“It’s a number of factors all coming together affecting municipal government — generational change, new populations coming in and out of small communities, nascent trust networks that haven’t developed yet, but the operations of the municipality still have to happen, decisions still have to be made.”
Lions Bay Coun. Michael Broughton hoped to discuss the powers of municipal advisers at last week’s Union of B.C. Municipalities convention with counterparts from Harrison Hot Springs, where the mayor and council are also still divided.
On Sept. 4, Broughton introduced an unsuccessful motion to bring back the mayor’s message in Lions Bay. It was defeated 3-2, with councillors Neville Abbott and Marcus Reuter, holdovers from the last council, and Jaime Cunliffe, who won a council seat in a byelection this spring, voting against.
“That motion was very positive, a motherhood motion which, incredibly, they turned down,” Broughton said.
Abbott, Reuter and Cunliffe didn’t respond to interview requests.
Norm Barmeier, an incumbent who was re-elected to council last November but then resigned shortly after, citing differences with Berry, at first agreed to be interviewed, then changed his mind.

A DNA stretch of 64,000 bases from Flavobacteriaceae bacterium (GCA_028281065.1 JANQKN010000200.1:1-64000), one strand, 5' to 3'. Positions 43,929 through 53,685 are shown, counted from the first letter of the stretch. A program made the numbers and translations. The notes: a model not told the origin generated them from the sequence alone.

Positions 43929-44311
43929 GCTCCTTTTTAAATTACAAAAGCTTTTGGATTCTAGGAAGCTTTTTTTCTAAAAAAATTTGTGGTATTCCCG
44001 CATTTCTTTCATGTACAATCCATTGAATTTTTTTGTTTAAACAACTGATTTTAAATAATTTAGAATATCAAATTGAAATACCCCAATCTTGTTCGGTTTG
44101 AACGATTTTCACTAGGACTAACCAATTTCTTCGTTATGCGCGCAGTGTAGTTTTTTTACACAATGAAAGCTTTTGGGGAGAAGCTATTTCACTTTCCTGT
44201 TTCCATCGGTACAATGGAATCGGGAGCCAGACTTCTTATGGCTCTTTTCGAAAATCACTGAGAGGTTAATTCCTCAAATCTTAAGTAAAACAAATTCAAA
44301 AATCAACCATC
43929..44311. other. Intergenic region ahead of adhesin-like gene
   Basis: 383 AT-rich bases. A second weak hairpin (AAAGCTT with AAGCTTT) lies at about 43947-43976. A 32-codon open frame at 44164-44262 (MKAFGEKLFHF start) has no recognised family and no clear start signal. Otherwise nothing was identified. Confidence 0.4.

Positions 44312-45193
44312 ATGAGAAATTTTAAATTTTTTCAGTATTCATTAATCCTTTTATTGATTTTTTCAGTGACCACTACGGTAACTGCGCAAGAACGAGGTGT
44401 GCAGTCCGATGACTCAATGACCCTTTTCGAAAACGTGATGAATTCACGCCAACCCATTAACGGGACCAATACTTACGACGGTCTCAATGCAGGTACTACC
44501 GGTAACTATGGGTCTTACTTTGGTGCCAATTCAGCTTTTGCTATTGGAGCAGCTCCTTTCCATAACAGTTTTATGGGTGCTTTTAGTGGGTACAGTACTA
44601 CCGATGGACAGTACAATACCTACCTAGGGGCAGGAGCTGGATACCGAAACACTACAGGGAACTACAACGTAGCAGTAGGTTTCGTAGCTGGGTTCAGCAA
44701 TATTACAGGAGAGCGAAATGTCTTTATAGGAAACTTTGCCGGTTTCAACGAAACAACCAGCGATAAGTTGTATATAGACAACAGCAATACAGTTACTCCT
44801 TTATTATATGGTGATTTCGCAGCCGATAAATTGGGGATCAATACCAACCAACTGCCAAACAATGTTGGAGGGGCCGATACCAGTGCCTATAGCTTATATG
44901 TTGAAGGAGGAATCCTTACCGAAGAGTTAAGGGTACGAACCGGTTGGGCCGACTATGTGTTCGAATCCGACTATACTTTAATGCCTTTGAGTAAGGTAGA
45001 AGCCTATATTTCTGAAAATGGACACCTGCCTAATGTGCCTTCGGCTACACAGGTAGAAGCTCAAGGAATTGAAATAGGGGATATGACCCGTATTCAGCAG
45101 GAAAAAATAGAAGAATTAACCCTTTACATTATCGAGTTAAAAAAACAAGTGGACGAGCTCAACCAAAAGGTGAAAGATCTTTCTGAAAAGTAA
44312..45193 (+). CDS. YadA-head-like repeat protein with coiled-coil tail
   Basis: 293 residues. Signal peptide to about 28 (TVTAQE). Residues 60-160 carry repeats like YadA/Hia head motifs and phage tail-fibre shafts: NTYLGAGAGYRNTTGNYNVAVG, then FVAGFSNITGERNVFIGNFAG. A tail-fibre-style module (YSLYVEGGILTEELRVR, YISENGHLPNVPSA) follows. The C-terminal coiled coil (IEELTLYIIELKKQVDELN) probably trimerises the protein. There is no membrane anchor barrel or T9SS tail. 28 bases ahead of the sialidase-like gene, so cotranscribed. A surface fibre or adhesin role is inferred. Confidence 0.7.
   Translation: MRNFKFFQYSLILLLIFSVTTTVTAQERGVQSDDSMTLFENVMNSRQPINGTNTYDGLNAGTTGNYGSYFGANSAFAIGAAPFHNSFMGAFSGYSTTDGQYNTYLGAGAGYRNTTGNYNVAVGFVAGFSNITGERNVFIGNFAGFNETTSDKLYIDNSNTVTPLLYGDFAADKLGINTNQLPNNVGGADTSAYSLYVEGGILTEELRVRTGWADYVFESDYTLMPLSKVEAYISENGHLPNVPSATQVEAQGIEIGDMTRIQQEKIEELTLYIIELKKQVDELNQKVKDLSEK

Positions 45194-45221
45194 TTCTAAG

“I want to be transparent with you. I’m just kind of over getting raked over the coals at council,” he said. “I certainly don’t want to duck my responsibilities as a citizen, but it is a small town.”
A village, actually, with competing Facebook pages dedicated to competing factions following an election in which Berry defeated incumbent Ron McLaughlin by 18 votes after two-thirds of eligible voters turned out.
Pieter Dorsman, who has lived in Lions Bay for 24 years and who worked with Berry on his election campaign, said he sees resistance to change.
“There were a lot of issues that were unresolved and poorly managed,” he said. “I knew Ken as a reasonable guy with a business background and some good ideas on how to clean up stuff.
“But he ended up with a very divided council. It’s turned into a war zone,” Dorsman said. “There are basically two camps in the village that are continually attacking one another.”
The mayor is a former professional and Olympic hockey player who watched from the bench while teammate Wayne Gretzky scored his 50th goal in his 39th game on Dec. 30, 1981.
He sees the potential for greatness in Lions Bay, too.
“We have so many talented artists, musicians and business people, it’s an amazing community,” Berry said.
“This first year has been a little bit turbulent, but we’ll get on track because I really do think there are opportunities here.”